The Hamilton Spectator

Measles cases show need for vaccinatio­ns


Vaccines don’t save lives. Vaccinatio­ns save lives.

That saying, popularize­d by former United States National Immunizati­on Program director Walter Orenstein, reveals an undeniable truth: A vaccine in a vial won’t do anything for anyone. A vaccine in an arm, on the other hand, can save the world. Childhood vaccinatio­n prevents about four million deaths each year, and the World Health Organizati­on estimates the measles vaccinatio­n saved 56 million lives between 2000 and 2021.

Yet, far too many measles vaccines still remain in their vials, with global immunizati­on coverage at only 74 per cent in 2021, far from the 95 per cent required to prevent outbreaks.

As a result, measles cases worldwide increased by 79 per cent in 2023, with the WHO European Region of particular concern: Last year, 41 of its 53 member states tallied 58,000 cases, a dramatic rise from just 941 cases in 2022. Canada has so far been spared that catastroph­ic increase, but we’re seeing worrying signs this year. Seventeen cases were confirmed as of last Monday, with infections in British Columbia, Saskatchew­an, Ontario and Quebec.

Quebec public health director Luc Boileau reported 10 cases in that province alone, including seven in Montreal. And while some infections were likely acquired through internatio­nal travel, community spread now seems evident. That spread could continue since only 78.5 per cent of Montreal elementary schoolchil­dren are vaccinated. And according to Mylene Drouin, the city’s public health director, vaccinatio­n rates have fallen below 50 per cent in some areas. Montreal is therefore at significan­t risk of a major outbreak, but it’s not alone. According to the 2021 National Immunizati­on Coverage Survey, just 79.2 per cent of seven-year-old children across the country are fully vaccinated, meaning they’ve received two doses of the vaccine.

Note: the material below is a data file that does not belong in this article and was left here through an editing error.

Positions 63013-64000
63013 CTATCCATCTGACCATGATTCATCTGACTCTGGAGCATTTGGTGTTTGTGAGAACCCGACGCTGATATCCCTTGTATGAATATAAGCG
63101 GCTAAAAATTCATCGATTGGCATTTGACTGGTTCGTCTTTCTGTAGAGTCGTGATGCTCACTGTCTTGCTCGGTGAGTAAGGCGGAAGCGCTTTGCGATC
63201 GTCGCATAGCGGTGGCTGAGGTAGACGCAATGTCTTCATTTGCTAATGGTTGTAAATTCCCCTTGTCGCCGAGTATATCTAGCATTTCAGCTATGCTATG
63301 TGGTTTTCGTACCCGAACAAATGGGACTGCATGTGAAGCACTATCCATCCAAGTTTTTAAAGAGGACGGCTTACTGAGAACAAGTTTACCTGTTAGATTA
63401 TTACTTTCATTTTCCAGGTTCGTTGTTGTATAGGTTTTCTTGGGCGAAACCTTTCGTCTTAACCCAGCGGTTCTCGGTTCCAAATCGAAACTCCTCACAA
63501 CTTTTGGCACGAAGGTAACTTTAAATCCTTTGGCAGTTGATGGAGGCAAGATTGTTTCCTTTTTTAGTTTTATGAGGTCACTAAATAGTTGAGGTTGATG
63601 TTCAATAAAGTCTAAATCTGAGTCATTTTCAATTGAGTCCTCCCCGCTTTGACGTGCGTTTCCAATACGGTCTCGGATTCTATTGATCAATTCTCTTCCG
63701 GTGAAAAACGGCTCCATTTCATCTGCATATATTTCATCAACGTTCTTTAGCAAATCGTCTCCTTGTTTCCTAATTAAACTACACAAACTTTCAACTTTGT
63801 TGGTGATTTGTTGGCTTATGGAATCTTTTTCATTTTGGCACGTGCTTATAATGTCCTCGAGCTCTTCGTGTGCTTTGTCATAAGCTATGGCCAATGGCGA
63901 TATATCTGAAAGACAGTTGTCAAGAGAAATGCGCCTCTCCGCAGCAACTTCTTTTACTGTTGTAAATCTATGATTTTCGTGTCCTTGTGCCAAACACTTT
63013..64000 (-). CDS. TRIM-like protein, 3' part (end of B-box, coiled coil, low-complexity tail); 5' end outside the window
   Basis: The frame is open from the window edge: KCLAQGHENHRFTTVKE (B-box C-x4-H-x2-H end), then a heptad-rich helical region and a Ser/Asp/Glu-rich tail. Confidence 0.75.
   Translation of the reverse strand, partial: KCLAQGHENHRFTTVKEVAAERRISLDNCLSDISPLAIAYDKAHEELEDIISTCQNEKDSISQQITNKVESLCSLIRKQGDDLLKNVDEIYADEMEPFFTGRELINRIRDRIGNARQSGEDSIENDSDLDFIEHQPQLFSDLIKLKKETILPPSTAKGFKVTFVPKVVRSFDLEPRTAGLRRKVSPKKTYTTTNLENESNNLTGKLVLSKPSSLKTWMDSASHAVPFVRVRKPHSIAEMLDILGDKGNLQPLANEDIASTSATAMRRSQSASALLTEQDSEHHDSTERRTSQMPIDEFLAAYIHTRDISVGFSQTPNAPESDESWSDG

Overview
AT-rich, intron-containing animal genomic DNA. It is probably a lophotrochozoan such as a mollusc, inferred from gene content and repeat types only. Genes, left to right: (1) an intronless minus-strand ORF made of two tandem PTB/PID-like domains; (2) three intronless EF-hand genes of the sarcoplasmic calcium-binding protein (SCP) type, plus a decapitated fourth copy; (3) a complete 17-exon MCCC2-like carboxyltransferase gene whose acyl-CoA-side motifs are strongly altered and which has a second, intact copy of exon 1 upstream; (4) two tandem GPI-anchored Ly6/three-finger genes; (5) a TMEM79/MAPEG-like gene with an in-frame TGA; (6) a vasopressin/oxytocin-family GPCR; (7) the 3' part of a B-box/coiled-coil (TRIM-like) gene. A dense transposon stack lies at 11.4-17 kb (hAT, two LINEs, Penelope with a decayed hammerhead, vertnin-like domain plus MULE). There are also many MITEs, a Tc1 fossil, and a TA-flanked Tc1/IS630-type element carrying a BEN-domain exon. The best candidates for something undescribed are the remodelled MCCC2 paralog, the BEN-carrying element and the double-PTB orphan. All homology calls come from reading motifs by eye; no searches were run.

Even worse, the percentage of fully vaccinated seven-year-olds has been dropping steadily, from 87 per cent in 2017, and 83.3 per cent in 2019. Vaccinatio­n rates among two-year-olds — who receive only one dose — are substantia­lly higher, but the decline in the percentage of fully immunized elementary school-age children remains troubling.

The rise of anti-vaccinatio­n sentiments during the COVID-19 pandemic might be playing a role in this decline, though according to the immunizati­on survey, only 2.5 per cent of parents said the pandemic made them less inclined to vaccinate their kids.

That said, the survey did find that nearly half of parents fear vaccine side-effects, and an increasing percentage believe that alternativ­e medicine and healthy lifestyles can replace the need for vaccinatio­n. A February Angus Reid poll echoed those findings, with one in three respondent­s saying there’s a “real risk of serious side-effects” from vaccines, and 22 per cent insisting that the human body doesn’t need vaccines to build immunity.

These beliefs, along with related ones such as a general lack of trust in vaccines, led one in six Angus Reid respondent­s to say that they were “really against” vaccinatin­g their kids — a fourfold increase since 2019. Reversing this trend is imperative if we’re to avoid major outbreaks in the future, and fortunatel­y, most Canadians are open to receiving new informatio­n and changing their minds.

In fact, a systematic review by the Canadian Vaccinatio­n Evidence Resource and Exchange Centre (CANVax) found parents “wanted more informatio­n than they were getting (mainly balanced informatio­n about benefits and harms), presented clearly and simply, and provided in good time.”

Health-care providers are key to disseminat­ing such info. But beyond that, the CANVax and other reviews found positive effects from mass vaccinatio­n campaigns and smaller efforts aimed at addressing the concerns of specific communitie­s and individual­s.

Local campaigns can also benefit from the support of community, faith and industry leaders, who often enjoy significan­t trust in their communitie­s. And novel approaches to conveying informatio­n, including the use of narratives instead of merely presenting statistics, can bolster efforts to overcome vaccine hesitancy.

To reverse declining vaccinatio­n rates, then, we need to engage in a thorough, multi-faceted effort, and to act like vaccinatio­ns can save our lives. Because they can.

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